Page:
What To Do If You Spot A Wildfire While Hiking
It seems like fires are everywhere this summer. So what should you do if you spot smoke or fire while hiking or backpacking? How should you prepare and where can you find current information? We teamed up with Okanogan-Wenatchee National Forest Rangers Deb Kelly and Robin DeMario and scoured information from the National Wildfire Coordinating Group to bring you this basic advice.
How should you prepare for a hike in wildfire season? The day of or the day before your trip, contact the relevant land management agency to find out local conditions, known fires, road/trail closures, and restrictions. Be sure to come prepared with a topo map and compass and consider evacuation routes in advance. In case a fire needs to be reported, bring the phone numbers for the nearest county sheriff or land management dispatch (911 will also work). Send all this information to your emergency contact. Research the expected weather for the duration of your trip. Pay extra attention to lightning and wind forecasts.
What are the first things you should do if you spot a wildfire in the backcountry? Size it up and try to assess whether or not you’re in danger. Use its proximity to you, the topography, vegetation, and current wind patterns as clues to inform your decision (more info below), and remember (or even photograph) those details as you’ll be asked to describe them when reporting the fire. Pay particular attention to whether it’s burning on the ground, or in the canopy of trees. If the fire is on or near your route forward or backwards, pull out your map and look for safe ways to get around it. If the fire is very small and it feels safe to do so, try to contain it yourself. Separate any flammable materials and create a soil ring around the fire.
How fast do wildfires move and where do they like to go? Fire speed and behavior is extremely varied, condition-dependent and difficult to forecast. Super computers with complex fire forecasting software still struggle to make accurate predictions. If you aren’t sure, it’s always better to err on the side of caution and simply retreat. Speaking in generalities and trends, fires can move anywhere from zero to 14 mph in record-setting grassland fires and up to 6.7 mph in record-setting forest fires. Few forest fires travel faster than .93 mph and most spread at speeds less than .37 mph. According to the NWCG, fires typically travel faster up steep slopes toward passes or saddles, through grasslands and shrub lands, in areas with continuous fuel coverage, in drought periods, on hot days, in the afternoon, in low humidity, in high winds, on S or SW facing slopes, through canyons, chutes, on days with good visibility and when smoke columns rise instead of quickly drifting apart.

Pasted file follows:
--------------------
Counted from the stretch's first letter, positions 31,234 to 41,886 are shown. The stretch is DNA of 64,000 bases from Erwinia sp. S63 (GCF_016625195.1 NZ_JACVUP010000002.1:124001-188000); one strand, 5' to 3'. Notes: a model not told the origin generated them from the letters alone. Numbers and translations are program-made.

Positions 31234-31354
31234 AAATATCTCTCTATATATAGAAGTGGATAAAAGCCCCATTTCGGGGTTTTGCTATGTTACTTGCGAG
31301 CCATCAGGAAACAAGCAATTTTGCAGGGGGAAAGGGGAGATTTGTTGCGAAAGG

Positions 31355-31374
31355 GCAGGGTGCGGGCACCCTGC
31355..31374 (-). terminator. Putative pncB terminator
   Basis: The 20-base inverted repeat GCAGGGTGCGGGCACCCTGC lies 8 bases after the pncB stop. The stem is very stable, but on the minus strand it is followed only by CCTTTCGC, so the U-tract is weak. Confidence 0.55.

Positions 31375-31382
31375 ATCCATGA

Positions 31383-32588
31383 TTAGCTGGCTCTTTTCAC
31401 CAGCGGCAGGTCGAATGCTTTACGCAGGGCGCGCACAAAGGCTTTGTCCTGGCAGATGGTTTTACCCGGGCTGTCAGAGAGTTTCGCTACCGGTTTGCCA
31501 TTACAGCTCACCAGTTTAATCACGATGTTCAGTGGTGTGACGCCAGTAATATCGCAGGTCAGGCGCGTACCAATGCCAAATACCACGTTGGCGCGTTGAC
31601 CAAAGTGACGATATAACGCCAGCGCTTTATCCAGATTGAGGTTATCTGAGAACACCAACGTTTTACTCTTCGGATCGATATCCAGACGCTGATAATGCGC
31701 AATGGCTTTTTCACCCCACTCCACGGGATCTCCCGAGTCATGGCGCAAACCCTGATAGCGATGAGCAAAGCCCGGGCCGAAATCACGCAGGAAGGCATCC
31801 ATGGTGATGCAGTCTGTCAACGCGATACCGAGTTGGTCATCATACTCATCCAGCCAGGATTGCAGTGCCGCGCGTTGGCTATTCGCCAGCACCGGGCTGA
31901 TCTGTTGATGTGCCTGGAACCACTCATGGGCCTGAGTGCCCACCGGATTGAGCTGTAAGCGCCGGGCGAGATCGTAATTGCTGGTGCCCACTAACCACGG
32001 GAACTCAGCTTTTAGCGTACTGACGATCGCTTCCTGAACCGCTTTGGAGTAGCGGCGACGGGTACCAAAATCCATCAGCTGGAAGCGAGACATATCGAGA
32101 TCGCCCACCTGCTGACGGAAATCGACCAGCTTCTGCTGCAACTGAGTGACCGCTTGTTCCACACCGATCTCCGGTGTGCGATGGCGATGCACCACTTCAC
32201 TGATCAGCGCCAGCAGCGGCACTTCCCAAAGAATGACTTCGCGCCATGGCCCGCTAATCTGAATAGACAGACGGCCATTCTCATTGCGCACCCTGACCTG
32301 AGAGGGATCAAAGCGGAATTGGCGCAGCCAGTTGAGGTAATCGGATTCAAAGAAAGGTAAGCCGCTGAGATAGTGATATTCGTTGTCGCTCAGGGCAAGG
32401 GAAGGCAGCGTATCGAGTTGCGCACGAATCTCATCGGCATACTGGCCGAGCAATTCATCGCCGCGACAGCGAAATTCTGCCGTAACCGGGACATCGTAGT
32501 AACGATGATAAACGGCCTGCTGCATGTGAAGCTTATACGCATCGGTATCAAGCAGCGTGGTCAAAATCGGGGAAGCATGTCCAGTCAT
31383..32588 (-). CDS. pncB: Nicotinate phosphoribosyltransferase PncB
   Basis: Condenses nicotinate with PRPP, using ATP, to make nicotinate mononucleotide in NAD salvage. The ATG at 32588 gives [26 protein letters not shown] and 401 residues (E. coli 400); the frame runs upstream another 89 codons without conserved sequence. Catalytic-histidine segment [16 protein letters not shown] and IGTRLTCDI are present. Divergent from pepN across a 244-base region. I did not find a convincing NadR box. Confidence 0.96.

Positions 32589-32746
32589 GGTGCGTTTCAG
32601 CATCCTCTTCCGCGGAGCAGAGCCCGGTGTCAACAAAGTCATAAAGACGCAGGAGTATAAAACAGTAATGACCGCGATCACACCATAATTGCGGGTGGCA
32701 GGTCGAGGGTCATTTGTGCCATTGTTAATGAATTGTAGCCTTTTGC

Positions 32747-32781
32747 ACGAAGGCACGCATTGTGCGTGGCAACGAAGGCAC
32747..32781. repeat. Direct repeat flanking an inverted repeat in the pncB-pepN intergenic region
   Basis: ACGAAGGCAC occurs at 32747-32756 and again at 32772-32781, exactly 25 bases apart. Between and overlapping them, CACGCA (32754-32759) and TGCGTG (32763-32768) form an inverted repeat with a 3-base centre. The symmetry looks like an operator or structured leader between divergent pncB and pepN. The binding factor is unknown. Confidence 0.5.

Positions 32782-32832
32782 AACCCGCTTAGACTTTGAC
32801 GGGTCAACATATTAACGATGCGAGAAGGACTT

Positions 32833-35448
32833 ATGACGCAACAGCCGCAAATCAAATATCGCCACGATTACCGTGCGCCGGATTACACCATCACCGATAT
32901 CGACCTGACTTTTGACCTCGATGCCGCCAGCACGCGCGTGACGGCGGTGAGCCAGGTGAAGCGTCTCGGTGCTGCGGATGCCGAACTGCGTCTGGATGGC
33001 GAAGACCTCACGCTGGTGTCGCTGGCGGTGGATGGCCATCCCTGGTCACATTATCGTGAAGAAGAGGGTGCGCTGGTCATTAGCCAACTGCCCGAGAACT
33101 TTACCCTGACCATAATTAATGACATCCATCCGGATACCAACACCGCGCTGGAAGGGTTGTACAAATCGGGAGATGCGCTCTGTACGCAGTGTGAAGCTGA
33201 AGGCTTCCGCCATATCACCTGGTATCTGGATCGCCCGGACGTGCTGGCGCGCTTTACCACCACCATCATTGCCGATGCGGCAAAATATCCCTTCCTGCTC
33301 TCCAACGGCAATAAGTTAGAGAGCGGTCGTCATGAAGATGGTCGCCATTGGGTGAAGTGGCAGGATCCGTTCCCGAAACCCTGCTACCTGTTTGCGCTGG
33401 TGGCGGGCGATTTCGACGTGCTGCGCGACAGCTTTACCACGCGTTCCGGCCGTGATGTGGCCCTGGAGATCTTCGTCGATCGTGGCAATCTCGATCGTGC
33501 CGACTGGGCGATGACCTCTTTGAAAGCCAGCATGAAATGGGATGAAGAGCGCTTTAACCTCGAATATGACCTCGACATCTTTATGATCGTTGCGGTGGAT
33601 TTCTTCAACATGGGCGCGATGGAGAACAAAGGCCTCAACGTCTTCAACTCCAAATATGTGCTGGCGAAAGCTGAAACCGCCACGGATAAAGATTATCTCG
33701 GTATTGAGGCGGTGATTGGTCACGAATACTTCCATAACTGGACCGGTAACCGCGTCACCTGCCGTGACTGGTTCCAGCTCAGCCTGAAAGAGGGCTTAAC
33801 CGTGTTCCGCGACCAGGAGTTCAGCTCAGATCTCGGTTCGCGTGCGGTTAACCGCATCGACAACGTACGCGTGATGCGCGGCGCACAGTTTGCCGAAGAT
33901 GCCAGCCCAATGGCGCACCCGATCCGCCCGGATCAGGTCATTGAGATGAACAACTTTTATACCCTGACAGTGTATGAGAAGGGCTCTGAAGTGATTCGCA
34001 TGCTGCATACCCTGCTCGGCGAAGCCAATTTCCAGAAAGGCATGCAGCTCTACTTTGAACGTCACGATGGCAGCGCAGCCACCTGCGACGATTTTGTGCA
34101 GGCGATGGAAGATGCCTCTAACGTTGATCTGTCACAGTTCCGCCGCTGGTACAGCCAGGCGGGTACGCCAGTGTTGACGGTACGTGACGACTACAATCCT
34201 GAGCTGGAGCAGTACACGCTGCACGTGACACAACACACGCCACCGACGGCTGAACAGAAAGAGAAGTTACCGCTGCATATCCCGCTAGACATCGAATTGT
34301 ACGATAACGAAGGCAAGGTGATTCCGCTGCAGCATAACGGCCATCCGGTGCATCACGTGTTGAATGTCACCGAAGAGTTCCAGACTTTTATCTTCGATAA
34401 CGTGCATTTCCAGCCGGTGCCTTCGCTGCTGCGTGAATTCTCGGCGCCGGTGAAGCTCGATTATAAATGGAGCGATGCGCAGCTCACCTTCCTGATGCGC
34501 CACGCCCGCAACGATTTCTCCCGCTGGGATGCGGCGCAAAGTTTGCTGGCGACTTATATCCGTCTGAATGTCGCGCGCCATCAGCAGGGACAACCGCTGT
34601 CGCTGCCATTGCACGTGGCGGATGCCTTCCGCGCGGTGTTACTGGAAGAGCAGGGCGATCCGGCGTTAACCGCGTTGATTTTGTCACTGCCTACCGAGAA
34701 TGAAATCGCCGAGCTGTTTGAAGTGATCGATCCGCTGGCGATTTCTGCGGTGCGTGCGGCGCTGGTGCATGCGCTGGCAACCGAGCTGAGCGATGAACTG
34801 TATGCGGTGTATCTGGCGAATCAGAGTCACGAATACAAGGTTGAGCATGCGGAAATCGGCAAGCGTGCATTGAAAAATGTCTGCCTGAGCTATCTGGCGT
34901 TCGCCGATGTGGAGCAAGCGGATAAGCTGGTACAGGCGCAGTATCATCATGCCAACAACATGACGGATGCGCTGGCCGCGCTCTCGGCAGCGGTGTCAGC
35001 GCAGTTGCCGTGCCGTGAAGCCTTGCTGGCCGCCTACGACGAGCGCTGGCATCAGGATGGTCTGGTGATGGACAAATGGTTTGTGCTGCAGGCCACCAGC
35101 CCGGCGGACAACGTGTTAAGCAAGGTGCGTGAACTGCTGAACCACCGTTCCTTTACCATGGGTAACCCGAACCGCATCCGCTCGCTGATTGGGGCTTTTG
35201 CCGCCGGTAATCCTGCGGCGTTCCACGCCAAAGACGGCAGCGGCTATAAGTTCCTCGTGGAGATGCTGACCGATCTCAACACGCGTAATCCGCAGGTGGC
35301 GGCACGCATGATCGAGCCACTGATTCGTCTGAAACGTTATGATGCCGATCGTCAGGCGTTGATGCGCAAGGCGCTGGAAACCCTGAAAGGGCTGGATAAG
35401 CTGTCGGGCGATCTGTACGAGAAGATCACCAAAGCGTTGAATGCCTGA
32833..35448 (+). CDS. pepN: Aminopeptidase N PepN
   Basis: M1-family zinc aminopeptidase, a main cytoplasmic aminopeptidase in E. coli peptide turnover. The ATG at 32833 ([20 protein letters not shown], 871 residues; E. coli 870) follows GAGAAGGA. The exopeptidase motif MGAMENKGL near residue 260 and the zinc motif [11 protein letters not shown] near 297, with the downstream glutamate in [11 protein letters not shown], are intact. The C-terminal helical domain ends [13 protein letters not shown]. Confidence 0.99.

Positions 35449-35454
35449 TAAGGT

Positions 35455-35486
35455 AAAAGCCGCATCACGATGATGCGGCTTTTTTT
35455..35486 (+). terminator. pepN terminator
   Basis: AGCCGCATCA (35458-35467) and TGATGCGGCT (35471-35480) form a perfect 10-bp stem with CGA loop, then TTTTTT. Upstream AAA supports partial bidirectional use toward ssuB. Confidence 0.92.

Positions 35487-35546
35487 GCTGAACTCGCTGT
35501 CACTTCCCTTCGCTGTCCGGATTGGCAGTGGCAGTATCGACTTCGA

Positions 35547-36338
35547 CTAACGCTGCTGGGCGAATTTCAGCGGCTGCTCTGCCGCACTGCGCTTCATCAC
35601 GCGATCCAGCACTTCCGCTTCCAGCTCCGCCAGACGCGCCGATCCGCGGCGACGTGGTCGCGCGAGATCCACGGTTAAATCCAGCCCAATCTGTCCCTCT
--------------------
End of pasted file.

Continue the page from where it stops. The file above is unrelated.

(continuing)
What type of “safe” terrain or shelter should you seek if you’re in immediate fire danger? Look for areas that are open (less vegetation), rocky, or that have already been burned. Large bodies of water can also provide shelter. Avoid areas with lots of wood debris, or heavy logs. Being able to keep the fire in your sight is another important consideration.
In what way and how quickly should you report the fire to the land management? If you have the capacity AND it safe to do so, climb to a nearby ridge or summit and check for cell reception. Zero bars? Dial it in first thing when you return to cell service.
What if you’re not sure if the land management is already aware of the fire? If you see no indication of fire responders and were not informed about the fire before your trip, it’s better to err on the safe side and report it as soon as possible.
Should you end your trip early? If you feel at all unsafe, be conservative and turn around or take an alternate route to avoid the fire. You won’t have fun if you’re anxious the entire trip.
What should you do if you spot smoke from a fire way off in the distance? If possible, try to report it from a summit or ridge with your phone. If you can’t get reception, give the information to a passing hiker if their trip is ending before yours. Otherwise, report it to the land management as soon as you get back to town.
What about dormant or smoldering fires with no active flames? These also need to be reported. Often, small fires are known and simply monitored, especially on unsafe or extremely steep slopes. Some of these fires may not “go out” until a season-ending weather event like fall rain or snow. If needed, the land managers may put an area or trail closure in place. This would be posted and information would be available at the local agency office.
Campfires? The Forest Service would like to remind you to check for and be extremely mindful of campfire restrictions. This information can always be obtained from the local land management agency.
We hope you found this information useful and that you stay safe for the rest of wildfire season!
If you’re located in the Northwest, this map is an excellent tool to track current wildfires.
For an extremely basic understanding of wildfire behavior, check out this training course packet from the NWCG (National Wildfire Coordinating Group). To see just how complex even short term fire behavior prediction can be, check out this training course packet on FLAME (FireLine Assessment MEthod). Of course, neither of these information packets are substitutions for a class with a trained and ceritfied instructor.